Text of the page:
"All 4130 chromoly tube welding must be done by approved TIG heliarc process; mild steel welding must be done by approved MIG wire feed or approved TIG heliarc process. Welding must be free of slag and porosity. Any grinding of welds prohibited."
If you're not an expert welder, then hire a professional. It'll be the cheapest wages you'll ever pay for a nice roll bar installation. Nothing is cheesier than bird-crap welding. And don't even think about grinding any welds on the car. Any grinding on the cage material or the welding joints will turn the entire thing into junk. Hire a pro. If you fit up all the bars in the car and tack them in, the pro welder won't be there long doing a proper job. If you have fit the bars properly, there won't be much room at the roof to weld completely around the B bar/rear brace connections, so you may as well plan on gusseting these. Use 1/8" (the rule calls for 0.110" minimum) chromoly or mild steel flat plate of a triangular design with the long (unwelded) side of the triangle measuring at least 1 3/4". Use two gussets at each rear brace (four gussets in total) and you'll be bulletproof. By the way, NHRA now allows these rear braces to be bent (one bend only) to a maximum of 30 degrees (needs confirmation) so that the guys with street/strip cars can retain the back seat in the car for double dates and such. Most guys will run the rear brace bars from the B bar intersection back at a shallow angle to the roofline and then make a turn down and through holes in the package tray to the trunk floor, where the bars are terminated on 6 x 6 plates which are welded to the trunk floor. Now, you know what's going to happen don't you? Some guys from down off the farm are going to hear about this new lax interpretation of the rule from a buddy who didn't tell them about the "one-bend-only" part of the rule and they'll run the rear braces back from the B bar right up against the roof and make a 90 degree turn through the package tray and then another turn to terminate the bars on their plates somewhere on the trunk floor. Multiple bends in the bars will allow them to kink-up and will render them incapable of preventing the B bar from "lozenging" forward or backward. And the problem will be that there is little or no tech inspection at most drag strips, so they'll get away with it until they get to Firebird and get trailered. Then they'll raise a stink with the front office about how they passed tech at Podunk Dragway. You either have a race car or you have a street car -- make a decision!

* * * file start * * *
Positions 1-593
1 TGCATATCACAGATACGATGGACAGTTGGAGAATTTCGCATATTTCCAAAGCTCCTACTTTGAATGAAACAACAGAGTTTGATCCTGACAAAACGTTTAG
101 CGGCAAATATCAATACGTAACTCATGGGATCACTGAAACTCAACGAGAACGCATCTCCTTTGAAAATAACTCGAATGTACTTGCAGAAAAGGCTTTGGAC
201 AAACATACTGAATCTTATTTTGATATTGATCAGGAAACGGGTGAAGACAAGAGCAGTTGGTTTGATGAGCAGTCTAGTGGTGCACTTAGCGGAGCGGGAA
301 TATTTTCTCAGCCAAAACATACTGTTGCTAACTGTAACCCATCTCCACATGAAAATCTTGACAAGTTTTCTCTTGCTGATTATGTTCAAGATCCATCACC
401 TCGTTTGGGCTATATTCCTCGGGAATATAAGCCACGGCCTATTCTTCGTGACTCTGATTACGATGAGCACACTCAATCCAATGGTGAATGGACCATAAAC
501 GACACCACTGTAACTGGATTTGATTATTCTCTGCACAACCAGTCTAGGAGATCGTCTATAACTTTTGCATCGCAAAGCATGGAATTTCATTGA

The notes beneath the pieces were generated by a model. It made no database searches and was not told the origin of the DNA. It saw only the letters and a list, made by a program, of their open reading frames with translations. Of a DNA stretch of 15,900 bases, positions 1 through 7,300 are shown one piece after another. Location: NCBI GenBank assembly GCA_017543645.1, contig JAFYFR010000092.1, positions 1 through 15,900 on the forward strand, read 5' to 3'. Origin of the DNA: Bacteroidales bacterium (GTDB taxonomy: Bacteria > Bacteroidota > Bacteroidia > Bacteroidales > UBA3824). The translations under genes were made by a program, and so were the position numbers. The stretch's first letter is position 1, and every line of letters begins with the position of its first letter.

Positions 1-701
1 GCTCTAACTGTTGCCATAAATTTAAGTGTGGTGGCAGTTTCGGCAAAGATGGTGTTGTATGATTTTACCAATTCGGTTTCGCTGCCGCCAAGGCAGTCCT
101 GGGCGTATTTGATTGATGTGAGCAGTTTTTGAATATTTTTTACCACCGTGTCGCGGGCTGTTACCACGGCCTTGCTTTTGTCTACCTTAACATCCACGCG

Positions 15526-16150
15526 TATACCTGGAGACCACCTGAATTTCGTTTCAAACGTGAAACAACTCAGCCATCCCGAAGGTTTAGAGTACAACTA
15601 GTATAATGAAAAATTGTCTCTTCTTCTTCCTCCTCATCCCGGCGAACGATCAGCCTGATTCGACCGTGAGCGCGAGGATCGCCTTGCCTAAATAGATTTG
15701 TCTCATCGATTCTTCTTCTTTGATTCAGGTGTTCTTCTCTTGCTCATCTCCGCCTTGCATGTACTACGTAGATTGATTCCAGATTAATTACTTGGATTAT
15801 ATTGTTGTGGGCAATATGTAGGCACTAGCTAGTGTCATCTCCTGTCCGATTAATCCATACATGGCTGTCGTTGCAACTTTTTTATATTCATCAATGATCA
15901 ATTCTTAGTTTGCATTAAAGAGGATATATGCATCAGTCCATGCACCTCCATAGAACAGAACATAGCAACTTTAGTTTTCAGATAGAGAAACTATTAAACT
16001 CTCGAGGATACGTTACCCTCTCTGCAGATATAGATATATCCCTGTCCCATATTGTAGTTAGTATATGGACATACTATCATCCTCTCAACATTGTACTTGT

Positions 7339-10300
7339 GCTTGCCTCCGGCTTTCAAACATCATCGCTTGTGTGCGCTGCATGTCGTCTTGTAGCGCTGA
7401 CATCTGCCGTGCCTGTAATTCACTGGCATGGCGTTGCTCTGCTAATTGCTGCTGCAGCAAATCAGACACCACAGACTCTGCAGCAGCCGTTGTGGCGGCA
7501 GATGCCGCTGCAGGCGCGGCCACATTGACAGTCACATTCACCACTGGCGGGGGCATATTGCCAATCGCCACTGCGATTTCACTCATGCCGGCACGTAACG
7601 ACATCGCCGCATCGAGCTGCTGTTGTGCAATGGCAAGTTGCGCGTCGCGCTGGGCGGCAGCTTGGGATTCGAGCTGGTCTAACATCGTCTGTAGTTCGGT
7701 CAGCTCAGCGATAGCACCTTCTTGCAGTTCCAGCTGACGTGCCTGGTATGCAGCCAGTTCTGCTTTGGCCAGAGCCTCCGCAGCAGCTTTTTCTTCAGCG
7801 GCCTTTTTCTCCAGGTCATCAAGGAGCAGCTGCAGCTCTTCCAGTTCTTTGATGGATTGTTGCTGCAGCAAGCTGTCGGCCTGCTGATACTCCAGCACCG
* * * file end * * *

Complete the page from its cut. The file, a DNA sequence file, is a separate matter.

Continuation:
Roll bar padding
"Roll bar must be padded anywhere drivers helmet may contact it while in driving position. Adequate padding must have minimum 1/4-inch compression or meet S.F.I. Spec 45.1. All cars running 180-mph or faster, S.F.I. Spec 45.1 mandatory."
Whether you think so or not, seat and shoulder belts stretch when you're flippin' and rollin', so make sure you've covered all your bases here with every possible place your helmet could make contact with the bars.
There is no restriction on improving a rollbar into a rollcage, even though you must use 1 3/4" minimum diameter tubing for a rollbar and can use smaller 1 5/8" for the rollcage. Just build onto the existing rollbar material with your new 1 5/8" tubing. Also, there is no restriction on using 1 3/4" material for the entire rollcage. There is just a 1 5/8" minimum for a rollcage and 1 3/4" minimum for a rollbar. You could even use larger material if you want to, you just can't use smaller than the rules call for. Of course, there has been much hoopla about the choice between mild steel and chromoly. Mild steel is less expensive than chromoly and can be migged or tigged in. Chromoly is more expensive to buy and must be tigged in. A car with a moly bar or cage may be easier to sell.
This article was written pursuant to the 2008 NHRA Rulebook and will be updated in the future.